AMC has been shameless in its efforts to capitalize on the wild success of The Walking Dead. The popularity of the smash-hit zombie series led to Talking Dead, a post-show talk show in which host Chris Hardwick invites people to come on and talk about how much they love The Walking Dead. And despite the emphatic passion of The Walking Dead's creative team — who clearly believe they have something new to offer — I suspect a similar mercenary impulse lies at the heart of AMC's decision to greenlight two seasons of Fear the Walking Dead, a new series set within the same universe, which premieres on Sunday, August 23.

For decades, shows spawned from other shows have been called "spin-offs." The creative team behind Fear the Walking Dead prefers the term "companion series." Whatever you call them, these types of series have been largely cast aside in the era of prestige television. But AMC, with Better Call Saul and Fear the Walking Dead, is clearly eager to change that.

Those with a long memory for TV's most maligned spin-offs — Joanie Loves Chachi, AfterMASH, Joey — might sneer at the very idea of a companion series. But for TV's deepest and richest shows, the idea of exploring a different corner of the universe isn't necessarily a cynical one. David Chase has occasionally floated the possibility of a Sopranos prequel focused on Tony's dad. Game of Thrones — with a history that spans thousands of years, thousands of miles, and thousands of characters — could eventually spawn something like the Star Wars Expanded Universe. And as for the AMC spin-off we do have: Though it focuses on a character first introduced in Breaking Bad, Better Call Saul is a good, weird show in its own right, doing something totally different than the beloved series that preceded it. (The show's attempts to shoehorn Breaking Bad into the narrative are invariably its weakest moments.)

The Walking Dead, by contrast, is an odd choice for a spin-off, because the series has so little to offer beyond its fundamental post-apocalyptic premise. This series is a single-minded, zombie-like creature — lurching, inevitably, toward an increasingly grim and more nightmarish future. That's the engine that gives the series its tension and pacing, but it's very easy for that relentless struggle to descend into monotony. The protagonists will never learn what caused the zombie apocalypse, let alone find a way to solve it. Any safe haven will turn out to be temporary. There's no real endgame for the series, and the characters that do survive will only get more desperate and miserable as the story drags on.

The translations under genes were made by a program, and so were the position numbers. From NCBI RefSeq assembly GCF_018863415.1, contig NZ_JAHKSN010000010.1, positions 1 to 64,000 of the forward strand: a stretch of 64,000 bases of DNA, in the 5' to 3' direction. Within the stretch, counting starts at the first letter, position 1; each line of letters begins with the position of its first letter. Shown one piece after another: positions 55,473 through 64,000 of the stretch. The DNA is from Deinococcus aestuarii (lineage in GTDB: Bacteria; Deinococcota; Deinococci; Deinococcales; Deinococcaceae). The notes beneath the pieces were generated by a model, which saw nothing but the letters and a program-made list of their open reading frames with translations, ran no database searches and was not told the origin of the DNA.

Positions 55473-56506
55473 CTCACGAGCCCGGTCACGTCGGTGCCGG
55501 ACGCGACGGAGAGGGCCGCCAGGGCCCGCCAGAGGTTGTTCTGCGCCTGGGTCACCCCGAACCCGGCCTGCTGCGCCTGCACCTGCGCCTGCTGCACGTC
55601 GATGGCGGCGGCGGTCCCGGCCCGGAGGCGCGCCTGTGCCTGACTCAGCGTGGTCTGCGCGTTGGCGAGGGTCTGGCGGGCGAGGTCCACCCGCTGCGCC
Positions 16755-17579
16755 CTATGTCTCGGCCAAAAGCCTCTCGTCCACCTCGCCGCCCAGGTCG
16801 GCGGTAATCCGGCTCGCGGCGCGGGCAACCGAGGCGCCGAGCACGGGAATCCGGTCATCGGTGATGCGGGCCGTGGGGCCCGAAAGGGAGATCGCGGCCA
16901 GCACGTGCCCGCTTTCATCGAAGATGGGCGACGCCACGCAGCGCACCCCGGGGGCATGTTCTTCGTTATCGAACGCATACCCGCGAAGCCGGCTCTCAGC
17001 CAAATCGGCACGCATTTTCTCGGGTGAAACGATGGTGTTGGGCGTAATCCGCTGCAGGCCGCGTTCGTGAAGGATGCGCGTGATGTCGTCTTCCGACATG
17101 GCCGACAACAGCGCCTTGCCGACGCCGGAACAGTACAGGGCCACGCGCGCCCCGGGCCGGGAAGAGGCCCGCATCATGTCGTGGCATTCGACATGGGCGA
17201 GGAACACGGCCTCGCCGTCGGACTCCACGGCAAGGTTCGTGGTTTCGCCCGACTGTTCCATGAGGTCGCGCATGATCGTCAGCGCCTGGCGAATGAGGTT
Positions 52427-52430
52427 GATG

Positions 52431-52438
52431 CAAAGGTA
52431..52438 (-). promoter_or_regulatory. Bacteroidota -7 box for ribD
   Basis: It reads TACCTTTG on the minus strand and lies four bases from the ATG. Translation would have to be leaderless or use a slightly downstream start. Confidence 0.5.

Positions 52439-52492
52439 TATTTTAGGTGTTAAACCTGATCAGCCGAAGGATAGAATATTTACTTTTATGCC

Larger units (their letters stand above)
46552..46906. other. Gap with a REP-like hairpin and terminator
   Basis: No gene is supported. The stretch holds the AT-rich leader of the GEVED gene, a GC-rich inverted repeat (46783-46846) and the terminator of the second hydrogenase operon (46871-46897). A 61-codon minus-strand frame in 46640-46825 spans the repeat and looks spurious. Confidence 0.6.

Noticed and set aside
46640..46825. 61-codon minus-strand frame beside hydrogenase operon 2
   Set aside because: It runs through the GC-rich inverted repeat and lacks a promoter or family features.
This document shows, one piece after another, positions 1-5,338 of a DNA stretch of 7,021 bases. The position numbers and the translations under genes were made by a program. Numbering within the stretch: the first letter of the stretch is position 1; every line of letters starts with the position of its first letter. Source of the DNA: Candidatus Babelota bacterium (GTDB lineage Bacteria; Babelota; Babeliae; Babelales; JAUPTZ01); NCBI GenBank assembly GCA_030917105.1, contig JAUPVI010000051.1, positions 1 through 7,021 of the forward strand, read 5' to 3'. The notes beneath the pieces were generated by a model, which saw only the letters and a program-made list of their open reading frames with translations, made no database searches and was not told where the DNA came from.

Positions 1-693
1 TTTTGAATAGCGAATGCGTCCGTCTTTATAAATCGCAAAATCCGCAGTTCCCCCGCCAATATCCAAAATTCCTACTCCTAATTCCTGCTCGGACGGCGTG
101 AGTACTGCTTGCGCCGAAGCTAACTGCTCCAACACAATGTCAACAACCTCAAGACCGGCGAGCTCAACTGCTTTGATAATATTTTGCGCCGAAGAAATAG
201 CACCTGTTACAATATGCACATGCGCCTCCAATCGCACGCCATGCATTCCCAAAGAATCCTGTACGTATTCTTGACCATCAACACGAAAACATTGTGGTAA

With all that in mind, it's no surprise that Fear the Walking Dead has a few new tricks to distinguish itself from the flagship Walking Dead series. Fear is set in Los Angeles, thousands of miles away from the events of the original series. (Given the difficulty of travel after the apocalypse, it's safe to assume the two shows will never cross over.) It also begins earlier in the overarching narrative. The Walking Dead cheated its way past the actual breakdown of civilization by putting Rick Grimes in a months-long coma; Fear begins just as the zombies begin to appear, capturing the confusion and chaos in microscopic detail. And Madison and Travis, the couple at the center of Fear's narrative, are a pair of public school employees, lacking the basic survival skills of a sheriff like Rick Grimes, a redneck survivalist like Daryl Dixon, or a katana-wielding badass like Michonne. When the zombies do take over, these brainy Angelenos will have a much harder time taking them down.

These are all smart deviations, and based on what I've seen (the first two episodes), Fear the Walking Dead has plenty of potential to grow. But I wonder how long it can last. The Walking Dead eventually grew stale as it became clear the show's status quo was destined to go on forever: a never-ending string of "safe" settlements spoiled by vindictive villains, with the occasional splashy character death to keep viewers on their toes.

It needn't be this way. The best thing ever produced under the Walking Dead mantle is Telltale's episodic video game series, which forces the player to actively take part in a series of brutal moral quandaries. One installment of the game, titled 400 Days, found a particularly novel approach to the standard Walking Dead material: a collection of bite-sized stories, each no longer than a half hour, in which the player controlled five different survivors attempting to navigate life in the post-apocalypse.

Someday, I'd love to see The Walking Dead make the same leap on television: an anthology series like American Horror Story or Fargo, telling a self-contained story about a different group of characters every season, or even a series like The Twilight Zone, leaping to a new group of survivors in a different part of the world every episode. Whatever the long-term future of Fear the Walking Dead, I agree with the show's creators on their basic premise: There are many, many more fascinating stories to be told in this universe than the wanderings of Rick Grimes and Co. I'd just rather they acknowledge how nasty, brutish, and short the lives of the people in the stories would generally turn out to be.